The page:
We wanted the best of the best. The best art, the best food, and the best city experience.
The reason behind our quest for the best was a good friend from Germany had arrived and we wanted to return the boundless hospitality she shared with us as our host during our trip to Europe a year ago.
For the art, we picked the Barnes Foundation in Philadelphia, with its world renowned impressive collection of Impressionist and Modernist paintings, which relocated several years ago to the Parkway Museum District (www.barnesfoundation.org).
For the art, we'd chosen the Barnes Foundation in Philadelphia with its world renowned impressive collection of Impressionist and Modernist paintings. It relocated several years ago to the Parkway Museum District (www.barnesfoundation.org).
But where to eat?
To answer that question, I consulted my friend, Larry Davis, who lives in Philly. Larry had made some all-star recommendations before, including the famous Han Dynasty, a place so beloved by my daughter and I, that we visited there the next three times we went to Philadelphia. In fact, I loved Han Dynasty’s food so much, that during a meal at my mother’s house the next day (Thanksgiving) I broke out the leftover garlic pork in to eat in place of one of her potato side dishes, much to my mom’s disapproval. Sorry Mom, it was too good to resist! That's the type of recommendations Larry is good for.
For this trip, Larry recommended Pizzeria Vetri, a new wood oven pizza boutique opened by Marc Vetri, who owns the fine-dining Vetri and the more casual Osteria.
He’s received several awards, including the James Beard Award for “Best Chef Mid-Atlantic” in 2005. He's competed on Iron Chef and scored a win against Michael Simon with veal being the secret ingredient.
I didn’t know much about him, and rather than do further research I decided to review the restaurant on it own terms. (http://pizzeriavetri.com/)
However, the inside decor was spacious and modern. In the back of the room was the impressive Renato pizza oven, and long rectangular Bavarian-style tables provided for friendly family style seating. Since the day was so beautiful we headed back out to the sidewalk and settled in.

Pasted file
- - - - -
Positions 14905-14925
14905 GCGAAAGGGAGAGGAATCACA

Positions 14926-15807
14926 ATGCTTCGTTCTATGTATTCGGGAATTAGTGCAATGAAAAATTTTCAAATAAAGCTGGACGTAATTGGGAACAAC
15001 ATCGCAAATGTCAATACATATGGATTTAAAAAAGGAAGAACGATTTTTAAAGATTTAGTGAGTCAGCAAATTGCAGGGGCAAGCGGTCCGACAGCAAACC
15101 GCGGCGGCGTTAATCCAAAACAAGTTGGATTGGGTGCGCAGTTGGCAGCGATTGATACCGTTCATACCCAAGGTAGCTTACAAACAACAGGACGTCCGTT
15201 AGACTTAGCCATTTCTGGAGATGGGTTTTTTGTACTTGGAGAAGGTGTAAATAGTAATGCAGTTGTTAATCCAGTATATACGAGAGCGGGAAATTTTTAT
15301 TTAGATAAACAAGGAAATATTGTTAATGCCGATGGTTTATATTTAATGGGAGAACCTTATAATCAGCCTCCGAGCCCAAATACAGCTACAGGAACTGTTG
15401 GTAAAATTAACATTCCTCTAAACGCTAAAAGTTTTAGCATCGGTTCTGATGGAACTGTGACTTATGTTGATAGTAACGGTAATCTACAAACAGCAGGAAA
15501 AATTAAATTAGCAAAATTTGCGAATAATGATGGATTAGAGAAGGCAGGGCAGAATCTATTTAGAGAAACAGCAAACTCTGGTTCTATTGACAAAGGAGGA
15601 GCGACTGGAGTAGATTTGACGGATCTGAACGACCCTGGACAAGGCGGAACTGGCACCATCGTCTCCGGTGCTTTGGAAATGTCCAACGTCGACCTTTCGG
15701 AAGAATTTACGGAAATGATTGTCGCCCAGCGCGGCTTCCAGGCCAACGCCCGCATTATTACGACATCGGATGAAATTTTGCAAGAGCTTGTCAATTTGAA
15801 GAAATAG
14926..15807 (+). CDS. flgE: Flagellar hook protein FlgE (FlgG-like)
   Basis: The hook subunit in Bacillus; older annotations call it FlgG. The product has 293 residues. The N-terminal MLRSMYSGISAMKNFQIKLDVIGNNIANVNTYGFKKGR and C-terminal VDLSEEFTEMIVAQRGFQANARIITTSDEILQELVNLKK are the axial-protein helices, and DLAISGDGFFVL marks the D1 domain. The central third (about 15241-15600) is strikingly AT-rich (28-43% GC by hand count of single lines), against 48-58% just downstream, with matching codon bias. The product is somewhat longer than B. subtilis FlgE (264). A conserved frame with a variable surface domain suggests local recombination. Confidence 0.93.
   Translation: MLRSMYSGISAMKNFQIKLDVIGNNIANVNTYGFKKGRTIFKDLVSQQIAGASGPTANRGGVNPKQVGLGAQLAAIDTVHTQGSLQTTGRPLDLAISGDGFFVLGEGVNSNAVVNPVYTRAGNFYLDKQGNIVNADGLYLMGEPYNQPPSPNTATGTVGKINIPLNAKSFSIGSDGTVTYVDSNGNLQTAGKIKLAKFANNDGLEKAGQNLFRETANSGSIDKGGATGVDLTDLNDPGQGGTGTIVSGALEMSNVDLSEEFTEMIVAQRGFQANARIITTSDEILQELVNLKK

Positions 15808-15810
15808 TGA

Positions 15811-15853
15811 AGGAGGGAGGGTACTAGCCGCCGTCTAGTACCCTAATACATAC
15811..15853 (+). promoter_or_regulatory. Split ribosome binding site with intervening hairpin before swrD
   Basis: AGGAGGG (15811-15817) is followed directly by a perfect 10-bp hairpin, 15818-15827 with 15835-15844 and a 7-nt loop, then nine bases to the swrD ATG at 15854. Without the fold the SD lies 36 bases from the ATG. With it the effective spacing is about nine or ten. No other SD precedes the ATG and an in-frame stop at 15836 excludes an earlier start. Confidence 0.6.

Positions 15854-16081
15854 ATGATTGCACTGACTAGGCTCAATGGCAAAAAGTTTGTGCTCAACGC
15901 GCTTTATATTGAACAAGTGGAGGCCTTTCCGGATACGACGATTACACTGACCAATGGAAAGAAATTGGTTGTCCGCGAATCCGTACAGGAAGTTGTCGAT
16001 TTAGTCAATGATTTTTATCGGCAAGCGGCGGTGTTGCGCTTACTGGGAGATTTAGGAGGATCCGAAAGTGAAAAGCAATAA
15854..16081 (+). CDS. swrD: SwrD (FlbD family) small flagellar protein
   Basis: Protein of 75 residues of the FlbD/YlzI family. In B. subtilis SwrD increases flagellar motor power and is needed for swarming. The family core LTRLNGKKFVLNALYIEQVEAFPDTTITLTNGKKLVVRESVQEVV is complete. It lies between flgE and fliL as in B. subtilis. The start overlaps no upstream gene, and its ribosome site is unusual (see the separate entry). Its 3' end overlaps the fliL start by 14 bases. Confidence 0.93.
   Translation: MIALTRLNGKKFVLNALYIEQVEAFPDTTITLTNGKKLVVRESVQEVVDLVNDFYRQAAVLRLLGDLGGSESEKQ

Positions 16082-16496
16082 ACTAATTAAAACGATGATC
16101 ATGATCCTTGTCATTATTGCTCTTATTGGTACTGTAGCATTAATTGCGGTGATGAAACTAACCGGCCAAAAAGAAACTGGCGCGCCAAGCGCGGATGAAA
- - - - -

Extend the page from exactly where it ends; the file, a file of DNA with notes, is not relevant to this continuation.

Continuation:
Upon being seated, we ordered a pitcher of Victory Kolsh and a selection of three pizzas to share.
The Victory Kolsh was a perfect fit, light and carbonated, with a sweet undertone, perfect for a lighter outdoor meal. We relaxed in the sun and took in our surroundings, we spoke with some curious passers by, sipped at our beer and enjoyed the company.
After we started eating the waitress brought a complimentary Melanzana, with roasted eggplant, San Marzano tomatoes and stracciatella and oregano.
The pizzas were as colorful as any painting could be... each round dough a blank canvas dabbled with diverse toppings, expertly combined to compliment each other like the individual drops of paint on an impressionist painting.
Alone each ingredient would taste good enough, but combined, they shined.
The salty prosciutto complimented the creamy bufala mozzarella, the sweet fennel balanced the sausage, the eggplant on the Malanzana was perfectly cooked. And the crust ~ bubbly, chewy, crispy ~ in fact, it was the best I have had this side of New York.
We barely talked by this point; instead, we ate... and ate. As we finished, I sat there for a few moments, stuffed and sated, wondering how I would get enough motivation to walk across the street. But an order of cappuccino ice cream perked me up, until we got the energy to saunter over to the Barnes Foundation to spend the afternoon with other works of fine art.